A Hint of Scandal
A Hint of Scandal is unlikely to create any strong emotions either way. It’s not the type of book one raves about, but neither is it one that causes the reader to recoil in horror. The main feeling it evokes is one of sameness; you’ve likely seen every plot point in the book many times before.
Arabella is shocked to be awakened in the middle of the night by her brother Tommy, who informs her that there is a half-dead man on a horse, right outside their front door. Arabella and Tommy manage to get the man off his horse and into her bed, where they remove a bullet from his shoulder and nurse him for days. He is in a fever-induced delirium and can’t even give Arabella his name. He’s actually the Duke of Westlake (Alex), and he was shot as he rushed to his supposedly-ill nephew’s bedside. As he floats in and out of consciousness, he hears a soothing voice that comforts him and makes recovery seem possible. Arabella can’t help but be attracted to her handsome patient, who she decides must be both a gentleman and a rake.
The first part of the book is essentially a sickroom romance, with Alex mostly feverish and unaware, but nonetheless attractive. Eventually he recovers enough to talk to Arabella and get to know her, and he comes to appreciate her finer qualities. After Alex is well enough to travel, the book enters phase two: the marriage-in-trouble period. Due to the machinations of Arabella’s well-meaning cousin Triss, Arabella and Alex unknowingly spend the night alone in a house together, and are forced to marry. There is an odd shift at this point, as Arabella becomes obsessed with the idea of an annulment and refuses to look beyond that. The remainder of the book plays out like many marriage in trouble stories, with the hero and heroine at loggerheads and several separations and misunderstandings. What it doesn’t have is the one thing you usually do see in marriage-in-trouble stories – love scenes. The single scene that has any kind of romantic vibe ends abruptly when cousin Triss comes knocking on the bedroom door.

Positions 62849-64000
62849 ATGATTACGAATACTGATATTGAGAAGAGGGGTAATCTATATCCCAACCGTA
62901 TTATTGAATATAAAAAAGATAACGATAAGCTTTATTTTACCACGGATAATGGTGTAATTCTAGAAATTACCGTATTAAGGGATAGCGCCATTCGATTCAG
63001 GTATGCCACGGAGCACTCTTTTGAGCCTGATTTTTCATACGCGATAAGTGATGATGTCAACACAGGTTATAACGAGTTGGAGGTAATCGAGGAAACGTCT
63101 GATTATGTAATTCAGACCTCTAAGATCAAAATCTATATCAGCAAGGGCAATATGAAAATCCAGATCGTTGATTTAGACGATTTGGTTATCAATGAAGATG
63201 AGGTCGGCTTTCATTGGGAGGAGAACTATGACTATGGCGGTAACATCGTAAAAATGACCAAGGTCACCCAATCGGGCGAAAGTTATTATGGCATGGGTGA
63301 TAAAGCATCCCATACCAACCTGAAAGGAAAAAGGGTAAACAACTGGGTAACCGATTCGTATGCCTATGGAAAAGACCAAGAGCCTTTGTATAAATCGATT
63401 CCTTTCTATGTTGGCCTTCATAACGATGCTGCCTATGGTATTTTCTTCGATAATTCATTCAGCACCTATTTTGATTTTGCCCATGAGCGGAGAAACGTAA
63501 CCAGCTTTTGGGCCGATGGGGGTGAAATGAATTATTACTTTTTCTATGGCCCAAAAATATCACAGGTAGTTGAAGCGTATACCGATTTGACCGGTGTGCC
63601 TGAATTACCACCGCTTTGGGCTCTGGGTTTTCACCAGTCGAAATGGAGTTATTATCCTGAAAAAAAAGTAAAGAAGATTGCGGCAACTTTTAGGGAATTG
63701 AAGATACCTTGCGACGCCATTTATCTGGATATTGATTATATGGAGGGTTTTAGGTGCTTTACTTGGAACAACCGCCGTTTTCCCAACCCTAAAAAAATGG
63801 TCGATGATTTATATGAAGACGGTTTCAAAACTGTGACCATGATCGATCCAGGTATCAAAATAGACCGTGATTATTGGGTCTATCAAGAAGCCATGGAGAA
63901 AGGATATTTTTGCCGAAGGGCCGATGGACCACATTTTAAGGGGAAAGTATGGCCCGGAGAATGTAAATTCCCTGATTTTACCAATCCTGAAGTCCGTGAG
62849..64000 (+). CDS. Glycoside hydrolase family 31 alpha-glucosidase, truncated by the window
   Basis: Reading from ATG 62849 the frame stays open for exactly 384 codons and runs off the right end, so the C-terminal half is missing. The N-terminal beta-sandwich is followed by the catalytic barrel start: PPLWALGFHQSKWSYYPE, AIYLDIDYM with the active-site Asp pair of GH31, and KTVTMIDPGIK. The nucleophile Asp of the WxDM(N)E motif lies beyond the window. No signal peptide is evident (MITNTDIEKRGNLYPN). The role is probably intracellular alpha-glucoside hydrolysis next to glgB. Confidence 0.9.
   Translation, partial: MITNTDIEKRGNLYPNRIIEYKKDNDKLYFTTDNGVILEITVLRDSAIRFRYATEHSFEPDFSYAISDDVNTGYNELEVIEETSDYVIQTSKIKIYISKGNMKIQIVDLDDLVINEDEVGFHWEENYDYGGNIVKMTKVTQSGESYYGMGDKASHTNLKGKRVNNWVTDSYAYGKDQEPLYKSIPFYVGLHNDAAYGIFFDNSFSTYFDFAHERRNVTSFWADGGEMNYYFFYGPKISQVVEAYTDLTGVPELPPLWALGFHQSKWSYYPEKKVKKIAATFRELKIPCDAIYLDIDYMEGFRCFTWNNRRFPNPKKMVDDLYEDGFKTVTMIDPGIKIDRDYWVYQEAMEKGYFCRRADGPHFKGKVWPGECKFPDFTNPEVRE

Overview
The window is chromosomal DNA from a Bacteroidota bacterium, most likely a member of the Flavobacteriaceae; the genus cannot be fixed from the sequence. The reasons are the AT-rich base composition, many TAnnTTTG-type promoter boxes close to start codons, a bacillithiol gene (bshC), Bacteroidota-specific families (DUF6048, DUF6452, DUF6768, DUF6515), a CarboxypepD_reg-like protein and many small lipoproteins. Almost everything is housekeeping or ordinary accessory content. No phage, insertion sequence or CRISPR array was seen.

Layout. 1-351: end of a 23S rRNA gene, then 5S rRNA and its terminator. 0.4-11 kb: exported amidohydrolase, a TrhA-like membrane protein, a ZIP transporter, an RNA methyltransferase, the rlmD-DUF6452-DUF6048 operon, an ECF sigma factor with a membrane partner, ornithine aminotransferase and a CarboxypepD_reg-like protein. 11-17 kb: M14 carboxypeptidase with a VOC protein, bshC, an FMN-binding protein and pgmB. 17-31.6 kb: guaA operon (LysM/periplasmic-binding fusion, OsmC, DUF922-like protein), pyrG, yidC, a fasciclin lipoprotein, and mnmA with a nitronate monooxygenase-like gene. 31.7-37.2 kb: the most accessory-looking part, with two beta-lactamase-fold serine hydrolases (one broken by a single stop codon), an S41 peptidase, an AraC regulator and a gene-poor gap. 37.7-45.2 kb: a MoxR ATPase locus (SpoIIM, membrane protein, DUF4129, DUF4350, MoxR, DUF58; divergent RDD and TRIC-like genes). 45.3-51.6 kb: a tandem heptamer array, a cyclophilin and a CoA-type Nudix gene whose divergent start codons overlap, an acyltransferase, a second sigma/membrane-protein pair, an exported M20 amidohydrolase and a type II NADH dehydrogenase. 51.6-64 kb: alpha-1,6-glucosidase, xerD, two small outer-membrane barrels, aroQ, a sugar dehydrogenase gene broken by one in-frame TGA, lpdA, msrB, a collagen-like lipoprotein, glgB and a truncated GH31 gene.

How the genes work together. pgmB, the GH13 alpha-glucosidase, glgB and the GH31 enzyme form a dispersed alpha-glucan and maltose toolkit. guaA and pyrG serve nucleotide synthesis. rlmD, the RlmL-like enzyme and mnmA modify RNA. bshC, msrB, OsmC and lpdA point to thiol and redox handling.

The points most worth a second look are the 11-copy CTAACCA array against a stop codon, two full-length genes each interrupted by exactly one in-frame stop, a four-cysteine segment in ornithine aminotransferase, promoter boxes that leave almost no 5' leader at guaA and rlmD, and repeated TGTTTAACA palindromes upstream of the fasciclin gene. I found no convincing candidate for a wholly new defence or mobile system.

You may not have read this book before, but you’ve doubtless read dozens of others like it. Something with a wounded hero who hates being confined to the bed, and a bluestocking heroine who has been told to hide her brains. You’ve also seen a couple forced to marry and a heroine who believes it can never work out, even after the fact. Oh, and then there’s the not-so-suspenseful suspense plot as the hero tries to figure out who shot him. This is the type of mystery that will keep you guessing for about five minutes, as the solution is about as surprising as the one in the average Scooby Doo episode. If I had to choose one word to nail down my reading experience, I’d pick “shopworn.” It’s perfectly possible to take a time-worn element and make it your own. I’ve loved books with heroes who have been shot and I’ve loved books with shotgun weddings. This adds nothing new to the mix, and just feels like a rehash of all its faceless predecessors, the names of which I forgot as quickly as I’ll be forgetting A Hint of Scandal.
Other than the “same old, same old” problem, it isn’t a terrible book. The writing has some continuity problems – at one point the heroine’s dress changes from blue to pink, kind of like Sleeping Beauty – but one hopes they are fixed in the final copy. The hero and heroine are not unlikable, and Alex’s devotion to Arabella and willingness to put up with her as she fumbles through the early marriage period are kind of sweet.
This is Woodward’s second book, and I could see her getting better with time. I was reminded last night that many authors fumble a bit when they first start out. My book club was discussing Daisy Fay and the Miracle Man by Fannie Flagg, and we were nearly unanimous in our dislike. Yet several of us (including me) had read and enjoyed her later book, Fried Green Tomatoes at the Whistlestop Café. Sometimes authors just need some time to find their voice and hit their stride. I’ll be happy to check back in with Rhonda Woodward in a few years to see if that’s happened. In the meantime, I’d probably steer clear of this very average – and very familiar – read.